Having an intellectual love affair with another dead white guy these days: Kurt Vonngut.
I just read this, from his autobiographical Fates Worse than Death:
‘‘the hatred for all things German…in this country during ww1…was so virulent that there were virtually no proudly German institutions still operating….when it came time for ww2.
German Americans had become in self defense and in embarrassment the least tribal and most acculturated segment of our white population..”
Perhaps this is a clue to my family’s awful history. My dad was the son of a German immigrant. He was born in 1922, grew up in the 1930’s, and went to war as an American in 1942. His dad was an elf of a man, barely over 5 ft, a gentle incomprehensible presence to me. He’d fled Germany at the beginning of the 20th century. I remember almost zip about him, the man. He was a master engraver, worked for Dow.
Vonnegut was German. I get him totally. I wonder if it is an ethnic thing?
Dad never read Vonnegut, or any fiction, til he started to fade away mentally, needing stimulation beyond his ‘’house arrest’’ after his retirement from the local high school , where he became principal for 10 terrible years, in the 1970’s. He took up drinking. He was known to be a problem drinker. He retired under pressure at age 56 from the job. Later, he went back as a sub and a tutor, but it all ended disastrously for him in 1992, age 70, when the drinking & dementia made him unfit .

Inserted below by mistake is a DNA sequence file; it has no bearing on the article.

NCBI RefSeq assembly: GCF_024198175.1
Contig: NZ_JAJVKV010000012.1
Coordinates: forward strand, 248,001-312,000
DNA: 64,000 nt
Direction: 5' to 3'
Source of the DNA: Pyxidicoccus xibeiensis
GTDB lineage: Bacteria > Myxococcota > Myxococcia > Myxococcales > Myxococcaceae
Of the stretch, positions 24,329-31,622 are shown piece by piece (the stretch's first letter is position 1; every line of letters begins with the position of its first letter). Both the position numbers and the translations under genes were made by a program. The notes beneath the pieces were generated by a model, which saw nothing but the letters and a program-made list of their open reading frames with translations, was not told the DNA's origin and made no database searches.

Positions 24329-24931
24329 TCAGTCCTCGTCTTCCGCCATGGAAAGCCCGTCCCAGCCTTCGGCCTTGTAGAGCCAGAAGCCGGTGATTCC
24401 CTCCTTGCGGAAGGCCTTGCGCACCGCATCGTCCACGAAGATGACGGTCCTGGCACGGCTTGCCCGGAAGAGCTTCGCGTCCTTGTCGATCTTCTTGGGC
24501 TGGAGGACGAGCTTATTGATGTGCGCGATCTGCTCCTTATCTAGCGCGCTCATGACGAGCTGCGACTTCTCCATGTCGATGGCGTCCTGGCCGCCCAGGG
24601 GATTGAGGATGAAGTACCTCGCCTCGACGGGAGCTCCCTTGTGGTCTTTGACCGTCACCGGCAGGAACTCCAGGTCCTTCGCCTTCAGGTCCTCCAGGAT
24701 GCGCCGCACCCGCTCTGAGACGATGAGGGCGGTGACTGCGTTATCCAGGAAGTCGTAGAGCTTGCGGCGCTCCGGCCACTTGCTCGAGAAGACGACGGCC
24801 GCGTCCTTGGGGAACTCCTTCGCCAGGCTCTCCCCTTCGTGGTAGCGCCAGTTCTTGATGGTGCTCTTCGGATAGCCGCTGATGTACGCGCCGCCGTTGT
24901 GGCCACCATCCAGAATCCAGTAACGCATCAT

I got him mystery novels from the library. He’d send me out to get some wine and “maybe a really good book , you sure know how to choose them.’’ He read some fine mysteries from the masters of the genre, and we discussed them. I loved to watch him read. Silent, still, utter concentration. I fed his fading mind with fun, I hope. Yes, I know I did.
“Ha, what an ending ! I suspected that fella all along, didn’t you, Jim!?” he’d say, and admonish me to return the book immediately to the library , for Dad was done with it. “Can you get me another one like that?” he would ask.
“I shall get you sixteen more like that, if you want, Dad, “ I would say. “This author is prolific!”
“Excellent! And good word, ‘prolific’.”
“What is it in German?”
A change would come over him. A delight. He would search his decaying brain for just the right word, or words, from the language he’d used for the first five years of his life, 1922-1927, until he’d had to pick up English in school. On his own.
He’d spit and sprech and gutterally give me the word, and make me pronounce it, with his deadly serious corrections over umlauts or vowels. I had to sprechen sie deutsch perfectly. I enjoyed it. it made me feel as if I was making up nonsense languages, as I used to do for a hobby.
“Auf Wiedersehen “was his favorite.Ach.
I never got it right.